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former position. But the momentum thus acquired will not allow it to stop here. It will (if we disregard all loss of momentum by its transference to other bodies) proceed as far beyond the position of equilibrium as it was disturbed therefrom at first, and will thus continue to vibrate or oscillate through an equal space on each side of the position of equilibrium. And it would do so for ever, were it not for the action of what are called retarding forces or resistances, such as friction, resistance of the air, &c.; or, in other words, the motion is shared among gradually increasing quantities of matter until its intensity becomes inappreciably small.

59. The vibrations or oscillations thus produced are usually communicated to the surrounding air, which communicates corresponding vibrations to the ear, which recognizes them as sound, provided they be very rapid. The modes of vibration are very different in different bodies. We have already seen how a bell vibrates *; let us now inquire into the modes of vibration of a string stretched tightly between two fixed points A B, Fig. 18. On drawing the string aside with the finger, Fig. 18.


as in the guitar or harp, or with a bow, as in the violin, or with a hammer, as in the piano, the force employed converts the right line AB into a curved one A a B. Now it is obvious that the line A a B is longer than A B, and the string, in order to occupy the longer path, must have its fibres or particles separated or strained somewhat further apart. The moment the disturbing force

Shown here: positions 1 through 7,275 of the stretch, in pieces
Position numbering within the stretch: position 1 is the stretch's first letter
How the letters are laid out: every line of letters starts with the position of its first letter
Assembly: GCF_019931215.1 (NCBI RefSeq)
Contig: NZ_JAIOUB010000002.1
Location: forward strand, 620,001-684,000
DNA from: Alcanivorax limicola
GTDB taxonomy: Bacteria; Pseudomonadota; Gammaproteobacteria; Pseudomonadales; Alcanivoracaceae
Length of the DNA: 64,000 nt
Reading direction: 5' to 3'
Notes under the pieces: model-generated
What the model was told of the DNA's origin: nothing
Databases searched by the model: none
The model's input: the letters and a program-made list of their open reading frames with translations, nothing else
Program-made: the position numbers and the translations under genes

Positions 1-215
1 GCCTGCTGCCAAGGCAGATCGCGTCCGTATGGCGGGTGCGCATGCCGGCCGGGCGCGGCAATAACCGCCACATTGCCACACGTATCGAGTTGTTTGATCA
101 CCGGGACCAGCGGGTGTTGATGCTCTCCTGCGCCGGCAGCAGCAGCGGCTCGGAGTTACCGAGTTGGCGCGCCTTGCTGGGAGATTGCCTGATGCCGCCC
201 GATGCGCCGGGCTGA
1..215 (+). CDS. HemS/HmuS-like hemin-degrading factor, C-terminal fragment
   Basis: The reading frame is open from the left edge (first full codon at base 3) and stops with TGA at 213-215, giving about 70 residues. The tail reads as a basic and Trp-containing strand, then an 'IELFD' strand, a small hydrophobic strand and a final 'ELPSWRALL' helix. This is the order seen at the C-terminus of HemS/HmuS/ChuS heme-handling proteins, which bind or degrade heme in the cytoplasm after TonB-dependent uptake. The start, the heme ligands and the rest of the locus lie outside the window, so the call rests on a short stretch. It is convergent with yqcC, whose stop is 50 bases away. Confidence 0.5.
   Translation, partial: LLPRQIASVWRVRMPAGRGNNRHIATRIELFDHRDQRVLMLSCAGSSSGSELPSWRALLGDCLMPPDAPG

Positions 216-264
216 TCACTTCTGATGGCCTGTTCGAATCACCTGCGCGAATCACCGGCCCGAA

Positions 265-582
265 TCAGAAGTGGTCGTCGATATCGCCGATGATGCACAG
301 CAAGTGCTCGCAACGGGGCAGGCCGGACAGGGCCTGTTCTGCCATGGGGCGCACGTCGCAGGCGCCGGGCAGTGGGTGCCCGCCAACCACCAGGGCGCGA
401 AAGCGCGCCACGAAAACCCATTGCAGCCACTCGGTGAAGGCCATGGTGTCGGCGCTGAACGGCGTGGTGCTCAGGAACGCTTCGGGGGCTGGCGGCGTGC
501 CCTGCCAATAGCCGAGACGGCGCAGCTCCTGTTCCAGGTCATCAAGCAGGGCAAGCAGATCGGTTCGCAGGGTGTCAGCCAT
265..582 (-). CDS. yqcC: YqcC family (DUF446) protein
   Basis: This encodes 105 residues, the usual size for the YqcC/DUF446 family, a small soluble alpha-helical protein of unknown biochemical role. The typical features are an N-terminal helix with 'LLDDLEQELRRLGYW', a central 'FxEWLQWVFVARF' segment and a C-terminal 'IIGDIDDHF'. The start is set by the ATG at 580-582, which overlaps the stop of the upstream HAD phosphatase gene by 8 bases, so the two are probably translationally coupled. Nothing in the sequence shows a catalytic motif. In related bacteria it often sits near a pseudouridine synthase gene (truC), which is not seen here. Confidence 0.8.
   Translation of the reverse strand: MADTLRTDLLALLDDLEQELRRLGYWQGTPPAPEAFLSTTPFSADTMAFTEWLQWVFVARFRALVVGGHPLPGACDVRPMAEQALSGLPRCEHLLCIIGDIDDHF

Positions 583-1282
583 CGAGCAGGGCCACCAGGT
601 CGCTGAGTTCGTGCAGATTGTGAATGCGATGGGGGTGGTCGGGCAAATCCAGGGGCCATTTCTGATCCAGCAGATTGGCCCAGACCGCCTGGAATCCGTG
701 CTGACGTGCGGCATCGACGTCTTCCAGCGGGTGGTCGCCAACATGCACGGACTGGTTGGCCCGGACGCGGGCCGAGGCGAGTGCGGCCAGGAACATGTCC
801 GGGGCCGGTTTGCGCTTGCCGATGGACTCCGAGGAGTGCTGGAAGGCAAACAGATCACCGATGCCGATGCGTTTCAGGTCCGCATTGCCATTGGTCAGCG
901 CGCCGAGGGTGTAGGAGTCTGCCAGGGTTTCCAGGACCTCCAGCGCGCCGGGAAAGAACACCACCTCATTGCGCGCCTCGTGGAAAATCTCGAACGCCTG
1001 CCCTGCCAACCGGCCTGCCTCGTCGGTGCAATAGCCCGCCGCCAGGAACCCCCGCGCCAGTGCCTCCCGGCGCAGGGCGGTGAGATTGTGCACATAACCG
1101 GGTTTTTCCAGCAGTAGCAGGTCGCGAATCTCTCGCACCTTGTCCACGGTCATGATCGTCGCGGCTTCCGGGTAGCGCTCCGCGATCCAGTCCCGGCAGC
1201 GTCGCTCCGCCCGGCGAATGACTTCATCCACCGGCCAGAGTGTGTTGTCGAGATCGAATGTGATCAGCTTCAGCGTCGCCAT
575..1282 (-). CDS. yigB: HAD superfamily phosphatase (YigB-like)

* Natural Philosophy. Sec. 15.

ceases to act, the string, by its elasticity, recovers its position A B, but the momentum it has acquired carries it almost as far on the other side of AB as the original displacement, namely, to a b B. The friction of the air and the fixed points A B diminish the momentum of the string, so that on the rebound it reaches only to AC B, thence to A a B, the oscillations still go on, diminishing to A e B, to Afв, and, finally, to a state of rest.

Fig. 19.

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The motion of any one point in this string is seldom merely backwards and forwards in a straight line, or even in an ellipse, but more frequently it describes such curves as that shown at c, Fig. 18, or those in Fig. 19, indicating actions of extreme complexity, arising from the various unknown molecular forces of the solid.


60. Now it must be remarked, that whether these vibrations be large or small they are performed in equal times, because the farther the string is removed from the position of rest the greater is the elastic tension, and consequently the greater the momentum and velocity with which it returns to its original position; and these two elements, the extent of the displacement and the rapidity of the return, are found to increase in exactly the same ratio, a law which applies also to the oscillation of the pendulum.

Every passage of the string over the line of rest A B, Fig. 18, is called a vibration, and the mode of comparing two or more velocities of vibration is to choose some small unit of time, such as a second, and to calculate the number of vibrations which occur in such unit. 61. During every vibration of a sounding body the air participates in its motions, and conveys to the ear



a wave of sound. We have endeavoured to represent in Fig. 20 what takes place in the air during the ring

Fig. 20.

ing of a bell. Every vibration of the bell sends forth a circular wave which spreads in every direction. Now as these vibrations are isochronous, or equal-timed, all the concentric circles are equidistant, like those which proceed from the place where a stone has been dropped into water. Such waves spreading through the air, and therefore breaking upon the ear at equal intervals, constitute a musical note. In a noise, or unmusical sound, the waves follow each other like those of the sea, with no regularity either in their intervals or their intensities. The more regular they may be, the more clear or musical is the sound. The waves of sound are of course not circles but spheres, not spreading in one plane only but upwards, downwards, and on every side.